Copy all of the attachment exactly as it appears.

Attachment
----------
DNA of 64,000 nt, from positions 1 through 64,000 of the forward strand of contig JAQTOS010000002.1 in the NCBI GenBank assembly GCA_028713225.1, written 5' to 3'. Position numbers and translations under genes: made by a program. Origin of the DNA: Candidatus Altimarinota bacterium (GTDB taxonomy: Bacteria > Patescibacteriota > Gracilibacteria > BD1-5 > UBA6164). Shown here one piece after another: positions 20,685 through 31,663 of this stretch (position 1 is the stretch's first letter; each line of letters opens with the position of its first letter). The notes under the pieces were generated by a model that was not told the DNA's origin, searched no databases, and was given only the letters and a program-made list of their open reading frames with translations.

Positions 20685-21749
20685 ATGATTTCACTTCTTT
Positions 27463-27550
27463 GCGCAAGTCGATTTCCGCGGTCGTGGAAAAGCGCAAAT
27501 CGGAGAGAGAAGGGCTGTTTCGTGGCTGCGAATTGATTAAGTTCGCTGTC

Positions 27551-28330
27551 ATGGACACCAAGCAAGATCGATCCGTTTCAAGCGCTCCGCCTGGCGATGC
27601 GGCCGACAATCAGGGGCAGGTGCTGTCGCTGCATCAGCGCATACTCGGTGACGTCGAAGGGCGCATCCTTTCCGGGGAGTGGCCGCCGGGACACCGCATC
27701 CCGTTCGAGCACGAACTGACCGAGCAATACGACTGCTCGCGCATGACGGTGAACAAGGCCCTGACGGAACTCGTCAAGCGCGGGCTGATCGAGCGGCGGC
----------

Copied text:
DNA of 64,000 nt, from positions 1 through 64,000 of the forward strand of contig JAQTOS010000002.1 in the NCBI GenBank assembly GCA_028713225.1, written 5' to 3'. Position numbers and translations under genes: made by a program. Origin of the DNA: Candidatus Altimarinota bacterium (GTDB taxonomy: Bacteria > Patescibacteriota > Gracilibacteria > BD1-5 > UBA6164). Shown here one piece after another: positions 20,685 through 31,663 of this stretch (position 1 is the stretch's first letter; each line of letters opens with the position of its first letter). The notes under the pieces were generated by a model that was not told the DNA's origin, searched no databases, and was given only the letters and a program-made list of their open reading frames with translations.

Positions 20685-21749
20685 ATGATTTCACTTCTTT
Positions 27463-27550
27463 GCGCAAGTCGATTTCCGCGGTCGTGGAAAAGCGCAAAT
27501 CGGAGAGAGAAGGGCTGTTTCGTGGCTGCGAATTGATTAAGTTCGCTGTC

Positions 27551-28330
27551 ATGGACACCAAGCAAGATCGATCCGTTTCAAGCGCTCCGCCTGGCGATGC
27601 GGCCGACAATCAGGGGCAGGTGCTGTCGCTGCATCAGCGCATACTCGGTGACGTCGAAGGGCGCATCCTTTCCGGGGAGTGGCCGCCGGGACACCGCATC
27701 CCGTTCGAGCACGAACTGACCGAGCAATACGACTGCTCGCGCATGACGGTGAACAAGGCCCTGACGGAACTCGTCAAGCGCGGGCTGATCGAGCGGCGGC